So thank you. This post is dedicated to you.

Anyway, when we last left off, the Warriors of Light had traveled to Melmond, a desolate town plagued by a vampire problem and lacking an item store and church. The villagers were practically begging the heroes to save the land from rotting, blaming the vampire for everything. We also met Dr. Unne, a boastful scholar perpetually strolling in the north-west part of town. His self-indulgence became tiring, so the heroes stocked up on the latest weapons and magic spells and set off to the west to slay the vampire.

The vampire hid on the third basement floor of the Earth Cavern, a big, sienna-colored dungeon featuring numerous dead ends and one a particularly nasty corridor with a 100% encounter rate. Deeper in the dungeon, the party also met cockatrices with the ability to turn our heroes to stone. Luckily, they dropped gold needles. So when they did petrify someone, there was always a means to turn them back. A lot of the chests were useless and guarded by Earth Elementals, who were a pain to defeat thanks to their high defense. However, one particular chest contained the Coral Sword, which was a nice prize for the thief.

Eventually, they made it to the throne room of the evil vampire. Sadly, he was all talk and a simple act of casting Haste on the fighter turned him into a battle machine. He felled the undead lord in a single blow, dealing about 350 damage. The reward was a Star Ruby from the vampire's cache. Why did the vampire have a Star Ruby? Was he secretly a titan?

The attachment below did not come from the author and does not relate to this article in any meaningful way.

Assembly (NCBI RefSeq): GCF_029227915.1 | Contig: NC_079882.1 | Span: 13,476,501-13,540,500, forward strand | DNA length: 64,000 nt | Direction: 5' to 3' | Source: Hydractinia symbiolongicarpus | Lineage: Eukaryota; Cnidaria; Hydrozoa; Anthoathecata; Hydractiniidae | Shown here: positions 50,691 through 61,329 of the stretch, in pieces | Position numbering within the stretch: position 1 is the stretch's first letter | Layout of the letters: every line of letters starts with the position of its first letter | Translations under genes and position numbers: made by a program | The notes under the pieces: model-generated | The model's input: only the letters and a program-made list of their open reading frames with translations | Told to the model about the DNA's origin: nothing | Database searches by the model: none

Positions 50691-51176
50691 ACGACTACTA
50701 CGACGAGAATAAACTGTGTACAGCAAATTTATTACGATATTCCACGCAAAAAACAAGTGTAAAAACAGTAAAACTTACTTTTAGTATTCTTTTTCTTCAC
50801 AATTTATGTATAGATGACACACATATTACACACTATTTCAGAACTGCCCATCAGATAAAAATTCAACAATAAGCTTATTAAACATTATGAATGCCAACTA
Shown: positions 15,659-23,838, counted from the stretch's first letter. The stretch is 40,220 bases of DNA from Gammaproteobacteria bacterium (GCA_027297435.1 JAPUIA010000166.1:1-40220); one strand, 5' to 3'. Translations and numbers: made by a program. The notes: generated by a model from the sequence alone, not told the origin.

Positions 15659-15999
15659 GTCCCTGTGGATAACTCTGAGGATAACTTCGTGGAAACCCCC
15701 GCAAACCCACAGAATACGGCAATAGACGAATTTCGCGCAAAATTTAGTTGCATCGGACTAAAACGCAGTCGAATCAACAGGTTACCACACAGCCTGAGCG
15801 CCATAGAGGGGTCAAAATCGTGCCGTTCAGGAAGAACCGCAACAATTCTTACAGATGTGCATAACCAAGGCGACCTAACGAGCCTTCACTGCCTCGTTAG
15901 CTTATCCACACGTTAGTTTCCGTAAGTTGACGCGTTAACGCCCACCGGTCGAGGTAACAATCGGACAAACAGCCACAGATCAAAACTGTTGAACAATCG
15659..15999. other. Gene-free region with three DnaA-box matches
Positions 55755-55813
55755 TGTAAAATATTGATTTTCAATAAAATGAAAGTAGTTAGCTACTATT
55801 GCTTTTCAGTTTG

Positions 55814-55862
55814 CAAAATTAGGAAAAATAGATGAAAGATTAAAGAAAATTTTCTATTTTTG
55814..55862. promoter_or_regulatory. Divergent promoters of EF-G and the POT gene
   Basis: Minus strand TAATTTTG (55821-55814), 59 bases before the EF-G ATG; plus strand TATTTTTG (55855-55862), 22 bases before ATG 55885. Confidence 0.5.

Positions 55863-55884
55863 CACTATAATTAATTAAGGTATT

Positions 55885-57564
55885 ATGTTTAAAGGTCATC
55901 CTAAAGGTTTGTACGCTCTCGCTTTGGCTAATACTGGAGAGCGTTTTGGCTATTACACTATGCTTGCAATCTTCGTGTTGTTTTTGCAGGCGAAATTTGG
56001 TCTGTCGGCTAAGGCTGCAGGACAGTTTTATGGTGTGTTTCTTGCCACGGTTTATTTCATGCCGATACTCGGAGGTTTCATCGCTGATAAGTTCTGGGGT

Behind the vampire's room, our heroes noticed a slab and evil energy emanated from beneath it. Whatever was rotting the earth had not gone away with the death of the vampire. It was still waiting. Try as they might, the slab could not be moved.

In the first Final Fantasy, there was no such thing as a mid-dungeon warp point. When you defeated a boss in the middle of a dungeon you couldn't save, you couldn't rest, and you couldn't leave. You literally had to fight your way back out. This meant boss battles weren't the end. They were the midpoint of every dungeon. If you depleted more than half of your supplies by the time you reached the boss battle, you might not have had enough to make it all the way out.

The GBA version of the Earth Cavern pales in comparison to the original experience. With the charge system replaced by MP, my white mage was able to case cure magic on my party repeatedly. This made the return trip easier, though still tedious.

It's unfortunate that my black mage was unable to learn the Teleport spell. This spell would have allowed the party to exit the dungeon instantly. However, the game prevents black mages from learning the spell until they've been upgraded to the black wizard class. So why did the developers put it in the magic shop in Melmond? Three words: to taunt you.

Anyway, our heroes returned to Melmond briefly to rest in the inn. But then, it was off to the tunnel. Our heroes gave the vampire's prized ruby to the stone titan blocking the path. He stuffed his face like a fat kid with candy and lumbered off the screen.

In the cave at the end of the peninsula, our heroes consulted Sadda the Sage about the earth rot. His advice? Look under the slab, stupid. Clearly, the evil living deep below the earth's surface must be responsible for the... you know... rotting of the earth. However, Sadda did give our heroes a key piece of the puzzle: the Earth Rod. With it, they could shatter the slab and proceed deeper into danger.

Next Time: The Fiend of Earth